Ho-hum. Northwestern got two scores in the final 29 ticks of another amazing win
To hear the folks at Northwestern tell it, there's a simple explanation for the three final-second comeback victories in the Wildcats' last eight games. The no-huddle, spread offense directed by senior quarterback Zak Kustok every game is so similar to a two-minute offense that Northwestern doesn't tense up when the clock is ticking down. The Wildcats displayed that cool again last Saturday, when they came from behind twice in the final 29 seconds to defeat Michigan State 27-26, in a finish that left normally voluble coach Randy Walker groping for an explanation. "Whatever it is," Walker said of Kustok's ability to win under under circumstances, "he's got it."
On consecutive weekends late last season Kustok engineered touchdown drives in the final 1:24 to defeat Minnesota 41-35 and Michigan 54-51. Both comebacks failed to match the stunning victory over the Spartans. After Kustok drove the Wildcats 70 yards to take a 24-20 lead on a 10-yard scoring pass to Kunle Patrick with 29 seconds to play, Michigan State's Herb Haygood returned the ensuing kickoff 84 yards for a touchdown. Northwestern started its final drive at its 13-yard line with :14 left.
"When we run plays in practice, it's always faster than in a game," Kustok said on Sunday. "We had success last year, so we have confidence when there's little time left. I feel that I work better in pressure situations, knowing that I have to produce."
On the previous possession Kustok had run 15 plays without using any timeouts, completing 8 of 10 passes for 43 yards and carrying the ball four times for 36 yards. Offensive coordinator Kevin Wilson says 12 different plays were used on the drive. "Most teams in two-minute offenses have four or five passes and one or two runs," Wilson says.
The only difference between the Wildcats' regular offense and their two-minute drill is that, in the latter, Wilson tries to keep the formations similar. "We save four or five seconds a play by, for instance, keeping the receivers on the same side of the field," he says.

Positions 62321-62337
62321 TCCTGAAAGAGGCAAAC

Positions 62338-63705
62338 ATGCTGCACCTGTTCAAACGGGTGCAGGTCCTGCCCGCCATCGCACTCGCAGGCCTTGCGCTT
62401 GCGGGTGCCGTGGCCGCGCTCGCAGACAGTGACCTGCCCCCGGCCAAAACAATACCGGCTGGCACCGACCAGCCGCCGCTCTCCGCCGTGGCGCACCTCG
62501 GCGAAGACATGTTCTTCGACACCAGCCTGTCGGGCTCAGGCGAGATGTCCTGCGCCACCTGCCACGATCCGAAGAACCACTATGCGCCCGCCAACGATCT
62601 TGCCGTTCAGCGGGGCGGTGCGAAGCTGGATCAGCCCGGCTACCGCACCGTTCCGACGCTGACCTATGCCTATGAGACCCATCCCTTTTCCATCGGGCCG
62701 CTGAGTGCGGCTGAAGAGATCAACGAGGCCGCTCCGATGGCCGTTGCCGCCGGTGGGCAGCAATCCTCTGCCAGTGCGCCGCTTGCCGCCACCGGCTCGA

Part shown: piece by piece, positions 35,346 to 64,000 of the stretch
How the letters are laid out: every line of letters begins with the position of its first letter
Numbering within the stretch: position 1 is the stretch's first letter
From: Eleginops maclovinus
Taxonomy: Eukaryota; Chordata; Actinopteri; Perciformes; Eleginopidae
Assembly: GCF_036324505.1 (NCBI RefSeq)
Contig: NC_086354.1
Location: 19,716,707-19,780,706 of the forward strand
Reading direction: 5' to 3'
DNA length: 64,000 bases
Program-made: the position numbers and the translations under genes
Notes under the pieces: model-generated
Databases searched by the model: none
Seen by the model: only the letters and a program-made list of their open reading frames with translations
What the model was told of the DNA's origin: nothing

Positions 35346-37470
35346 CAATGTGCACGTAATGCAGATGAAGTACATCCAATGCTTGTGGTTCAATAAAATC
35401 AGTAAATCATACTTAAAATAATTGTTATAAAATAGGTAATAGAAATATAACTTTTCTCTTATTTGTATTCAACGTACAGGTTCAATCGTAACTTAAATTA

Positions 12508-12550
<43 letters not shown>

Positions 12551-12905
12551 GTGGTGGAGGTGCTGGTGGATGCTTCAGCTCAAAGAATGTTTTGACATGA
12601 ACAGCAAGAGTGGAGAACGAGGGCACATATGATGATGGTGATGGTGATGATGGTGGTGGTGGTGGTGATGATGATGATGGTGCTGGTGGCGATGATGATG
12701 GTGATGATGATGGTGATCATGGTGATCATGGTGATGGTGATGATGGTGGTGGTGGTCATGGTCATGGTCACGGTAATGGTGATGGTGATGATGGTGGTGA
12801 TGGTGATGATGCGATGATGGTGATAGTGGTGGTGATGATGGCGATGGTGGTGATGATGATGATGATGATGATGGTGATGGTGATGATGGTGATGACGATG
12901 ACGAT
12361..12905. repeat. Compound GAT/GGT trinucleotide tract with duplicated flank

The first play called on the final drive was Victory Right, the same play used to beat Minnesota a year ago. "We call it Victory because we're optimistic," Wilson says. "Hail Mary means you're praying for good luck." Patrick, Jon Schweighardt and Sam Simmons lined up wide on the right side and sprinted about 50 yards downfield. Patrick's job was to tip Kustok's pass to Simmons in front of him, as he had done last year against the Golden Gophers for a 45-yard touchdown, or to Schweighardt behind him, as he did on Saturday. Schweighardt had to reach back and make a sliding catch of the tipped ball at the Michigan State 33. The Wildcats called time with :08 remaining. After Kustok ran three yards and used another timeout, kicker David Wasielewski made a 47-yard field goal for the victory.
"We practice [Victory Right] once a week, every Thursday," Schweighardt says. "Most of the time we complete it." There's one difference: In practice there are no defensive backs. When Northwestern has called Victory Right in games, Kustok is 2 for 2.
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In the first quarter against LSU last Saturday night, Tennessee freshman walk-on wideout Kelley Washington showed his raw side. When quarterback Casey Clausen threw an off-target deep pass to him, Washington made no effort to prevent Tigers corner-back Erin Damond from intercepting the ball. It was the last time that Damond got the best of Washington, who made 11 catches for 256 yards, a single-game school record, and scored a touchdown in Tennessee's 26-18 win.